I view myself as the steward of my life; not necessarily the owner. In fact, the Apostle Paul reminds us: “You are not your own.” This may sound like nonsense to some, but to me it makes perfect sense. If we are simply the stewards of our lives, we see our lives as a gift. With that mindset, we should live for bigger purposes than ourselves, be other-centered, seek to live sacrificially, and be more motivated to make each day count. “Sacrificial” may also sound like nonsense; it sounds painful. But I think sacrifice is the secret to joy.

I digress, but I guess I can do that in my own blog. Back to stewardship.

So, how does stewardship relate to parenting, and more specifically, to being adoptive parents ? I see my wife and me in a stewardship role with respect to our three kids, who are now 21, 17 and 15. We have been given a gift; three gifts, in fact, and with these gifts, a responsibility to prepare them for life, hopefully from a balanced blend of love and discipline. We play this stewardship role for about 18 years and then our kids are unleashed to the world. By God’s grace, our mistakes are covered and our kids confidently transition to independence and to the opportunity to reach their full potential. We transition as well – from parents and stewards to counselors and friends.

Is it different with adopted kids and biological kids ? We have two adopted and one biological, so I do have a perspective. Yes and no. There’s no difference in terms of seeing each one of our three kids as gifts, as unique and equal gifts. However, two were handed to us in a very sudden fashion as nicely wrapped bundles versus the nine-month wait to deliver a baby who was pretty discolored and messy looking in the first few minutes of his life. (No offense, Sam.) Simply from the first visual and physical contact, the way a baby or older child enters one’s family via adoption may make it easier to embrace the notion of him or her as a gift. And if that’s the case, it may in turn be more comfortable to view your parental role as one of stewardship.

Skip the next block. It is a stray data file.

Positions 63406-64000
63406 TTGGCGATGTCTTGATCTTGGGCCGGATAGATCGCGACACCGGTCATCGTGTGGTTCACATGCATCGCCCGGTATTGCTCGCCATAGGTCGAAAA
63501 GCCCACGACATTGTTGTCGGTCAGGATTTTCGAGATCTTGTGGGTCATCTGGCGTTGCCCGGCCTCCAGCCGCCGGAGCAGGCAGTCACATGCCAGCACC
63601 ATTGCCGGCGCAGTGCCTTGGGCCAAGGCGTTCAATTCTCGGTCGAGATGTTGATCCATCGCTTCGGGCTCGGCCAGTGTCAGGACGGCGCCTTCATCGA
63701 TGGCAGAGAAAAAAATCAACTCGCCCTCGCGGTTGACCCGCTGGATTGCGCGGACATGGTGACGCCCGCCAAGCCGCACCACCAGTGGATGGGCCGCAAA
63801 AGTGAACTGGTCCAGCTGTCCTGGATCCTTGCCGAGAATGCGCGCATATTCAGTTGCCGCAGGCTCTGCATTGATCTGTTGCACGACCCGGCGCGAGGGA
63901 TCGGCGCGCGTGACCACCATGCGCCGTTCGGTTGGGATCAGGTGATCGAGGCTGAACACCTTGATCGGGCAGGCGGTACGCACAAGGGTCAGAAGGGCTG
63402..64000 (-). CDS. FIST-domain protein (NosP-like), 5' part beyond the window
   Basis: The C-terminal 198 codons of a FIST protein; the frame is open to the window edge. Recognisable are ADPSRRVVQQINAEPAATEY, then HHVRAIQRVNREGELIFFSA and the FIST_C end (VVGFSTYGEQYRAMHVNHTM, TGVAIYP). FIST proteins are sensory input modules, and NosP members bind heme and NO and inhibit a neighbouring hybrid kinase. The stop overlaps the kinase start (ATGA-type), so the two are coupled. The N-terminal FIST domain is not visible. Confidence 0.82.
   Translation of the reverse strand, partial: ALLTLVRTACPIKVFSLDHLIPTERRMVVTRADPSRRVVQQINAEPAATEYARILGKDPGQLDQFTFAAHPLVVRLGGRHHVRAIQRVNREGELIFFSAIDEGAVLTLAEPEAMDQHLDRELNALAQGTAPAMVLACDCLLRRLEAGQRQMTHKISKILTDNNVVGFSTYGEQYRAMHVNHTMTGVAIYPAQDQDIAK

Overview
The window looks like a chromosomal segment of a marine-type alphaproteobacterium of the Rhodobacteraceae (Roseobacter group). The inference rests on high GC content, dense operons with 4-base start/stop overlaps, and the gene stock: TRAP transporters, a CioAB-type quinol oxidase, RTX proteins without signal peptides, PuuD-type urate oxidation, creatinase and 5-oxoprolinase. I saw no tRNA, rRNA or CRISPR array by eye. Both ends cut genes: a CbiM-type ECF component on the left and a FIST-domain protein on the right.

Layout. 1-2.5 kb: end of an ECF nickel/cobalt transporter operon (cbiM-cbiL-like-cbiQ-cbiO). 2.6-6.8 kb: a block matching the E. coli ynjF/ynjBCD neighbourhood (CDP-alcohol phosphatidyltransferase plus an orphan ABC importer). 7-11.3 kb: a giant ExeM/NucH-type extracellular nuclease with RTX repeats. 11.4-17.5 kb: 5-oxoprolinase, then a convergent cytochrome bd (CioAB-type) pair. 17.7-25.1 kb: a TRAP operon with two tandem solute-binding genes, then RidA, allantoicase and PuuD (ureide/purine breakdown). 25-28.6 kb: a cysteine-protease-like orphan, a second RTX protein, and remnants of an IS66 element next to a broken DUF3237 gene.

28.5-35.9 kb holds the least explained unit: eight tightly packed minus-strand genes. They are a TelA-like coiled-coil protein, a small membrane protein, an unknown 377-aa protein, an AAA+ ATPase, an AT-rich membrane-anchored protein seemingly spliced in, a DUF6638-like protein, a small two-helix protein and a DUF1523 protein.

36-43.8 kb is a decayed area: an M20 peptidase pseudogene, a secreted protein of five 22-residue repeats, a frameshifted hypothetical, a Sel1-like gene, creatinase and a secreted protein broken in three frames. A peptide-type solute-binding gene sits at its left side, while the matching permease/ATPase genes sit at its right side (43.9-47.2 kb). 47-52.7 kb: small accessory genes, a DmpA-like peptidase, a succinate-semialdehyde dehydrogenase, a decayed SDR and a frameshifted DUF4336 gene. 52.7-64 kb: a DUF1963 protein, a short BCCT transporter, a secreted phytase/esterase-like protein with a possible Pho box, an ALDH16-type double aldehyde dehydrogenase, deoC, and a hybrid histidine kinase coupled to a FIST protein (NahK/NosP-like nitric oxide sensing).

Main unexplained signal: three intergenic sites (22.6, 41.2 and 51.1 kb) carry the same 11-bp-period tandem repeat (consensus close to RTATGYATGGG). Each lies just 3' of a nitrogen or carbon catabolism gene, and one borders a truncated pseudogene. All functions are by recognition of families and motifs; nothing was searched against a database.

I encourage all of us to apply the concept of stewardship more broadly. Among other benefits, it frees us up to be responsible for the process, but puts the results in the hands of the one who gave us these gifts in the first place.

Passion

Sunday, November 30, 2008

Timing is everything. As I now post just my second blog, I read Michael Kinsley’s essay in the December 1 issue of TIME where he asks: “How many blogs does the world need ? There is already blog gridlock.” This is consistent with me entering the stock market at its peak. When I get in, that’s a signal for everyone else to get out. However, now that I’ve taken the blog plunge, I plan to stick around for awhile. So…..

Do you have any regrets ? I try not to dwell on the past; I like to call to mind Satchel Paige’s advice: “Don’t look back; someone might be gaining on you.” Nonetheless, I do have two regrets. The first is that I didn’t spend a year after college traveling the world.

The second regret is that I didn’t start to think about passion until I was in my 40’s. The other side of the coin is that I am grateful that I started thinking about passion in my 40’s rather than my 60’s, 70’s or never.

I am passionate about family and about vulnerable children around the world – society’s marginalized; Jesus’s “the least of these”. To lead the Gladney Center for Adoption into the next decade is such a humbling and awesome opportunity for me, because now I wake up every day, and my passion and my job are one and the same.